As buy-to-let borrowing has laxer underwriting rules, some homeowners have taken out buy-to-let loans and moved into the property because if they tried to take out a normal home loan they would fail the affordability tests. Mortgage gaming is fraud and the new measures are a bid to stop borrowers making false claims about living in a buy-to-let home.
The changes shouldn’t bother landlords who already have two or more homes rented out. They will continue to take on new borrowing as commercial landlords.
Consumer landlords will move up to become commercial landlords automatically as they buy more homes to rent out.
In 2016, the Department of Communities and Local Government’s English Housing Survey indicated around 20% of all homes in England and Wales are private rentals. That is more than 4.5 million properties.
According to trade body The Council of Mortgage Lenders, 62% of landlords own a single rented property. Only 7% own five or more homes to rent.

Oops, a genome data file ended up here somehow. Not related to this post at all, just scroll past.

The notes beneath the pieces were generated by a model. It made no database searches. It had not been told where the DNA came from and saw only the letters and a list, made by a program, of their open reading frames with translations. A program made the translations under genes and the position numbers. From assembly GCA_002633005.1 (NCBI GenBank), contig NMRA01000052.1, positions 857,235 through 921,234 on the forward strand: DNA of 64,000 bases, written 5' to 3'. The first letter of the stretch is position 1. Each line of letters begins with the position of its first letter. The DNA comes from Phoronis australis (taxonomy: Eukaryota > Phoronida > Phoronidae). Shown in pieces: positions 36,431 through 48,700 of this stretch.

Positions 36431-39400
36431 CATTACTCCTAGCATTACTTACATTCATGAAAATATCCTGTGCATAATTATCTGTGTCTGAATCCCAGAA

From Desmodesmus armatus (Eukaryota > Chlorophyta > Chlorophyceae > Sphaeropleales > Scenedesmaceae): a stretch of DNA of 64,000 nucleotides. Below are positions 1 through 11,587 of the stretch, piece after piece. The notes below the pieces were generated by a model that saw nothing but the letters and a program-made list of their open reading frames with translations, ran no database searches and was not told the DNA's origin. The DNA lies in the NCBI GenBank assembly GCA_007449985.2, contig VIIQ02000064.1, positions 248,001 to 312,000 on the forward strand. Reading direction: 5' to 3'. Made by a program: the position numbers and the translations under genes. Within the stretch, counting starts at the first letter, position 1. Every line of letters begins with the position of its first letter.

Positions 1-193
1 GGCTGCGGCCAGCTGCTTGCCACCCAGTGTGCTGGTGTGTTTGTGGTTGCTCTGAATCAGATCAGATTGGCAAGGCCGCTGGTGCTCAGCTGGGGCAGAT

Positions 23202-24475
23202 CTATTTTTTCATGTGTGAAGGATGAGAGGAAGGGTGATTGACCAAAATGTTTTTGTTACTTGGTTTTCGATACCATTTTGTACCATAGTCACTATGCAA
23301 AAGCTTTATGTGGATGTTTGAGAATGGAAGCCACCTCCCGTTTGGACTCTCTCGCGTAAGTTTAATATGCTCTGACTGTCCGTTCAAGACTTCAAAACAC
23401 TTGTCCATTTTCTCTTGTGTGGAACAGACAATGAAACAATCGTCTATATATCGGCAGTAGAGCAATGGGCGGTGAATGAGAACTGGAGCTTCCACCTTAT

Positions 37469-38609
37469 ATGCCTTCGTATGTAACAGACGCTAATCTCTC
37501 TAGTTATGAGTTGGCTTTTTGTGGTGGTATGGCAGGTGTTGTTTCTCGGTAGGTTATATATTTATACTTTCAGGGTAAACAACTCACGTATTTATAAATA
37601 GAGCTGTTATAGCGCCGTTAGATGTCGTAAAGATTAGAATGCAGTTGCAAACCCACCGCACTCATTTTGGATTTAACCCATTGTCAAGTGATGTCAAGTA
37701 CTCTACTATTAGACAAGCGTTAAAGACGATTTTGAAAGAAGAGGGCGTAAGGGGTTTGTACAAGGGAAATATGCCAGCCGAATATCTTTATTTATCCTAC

How does the mortgage directive affect landlords?
One potential implication of the mortgage directive is fewer accidental landlords may qualify for a buy-to-let mortgage because they will fail the affordability test.
Policies like the consumer landlord rules, cutting mortgage interest tax relief for higher rate taxpayers, and extra powers handed to the Bank of England to limit the size of buy-to-let loans look like a joined-up policy to rein in the market. However, the government has not commented to confirm this approach.
How rent cover impacts borrowing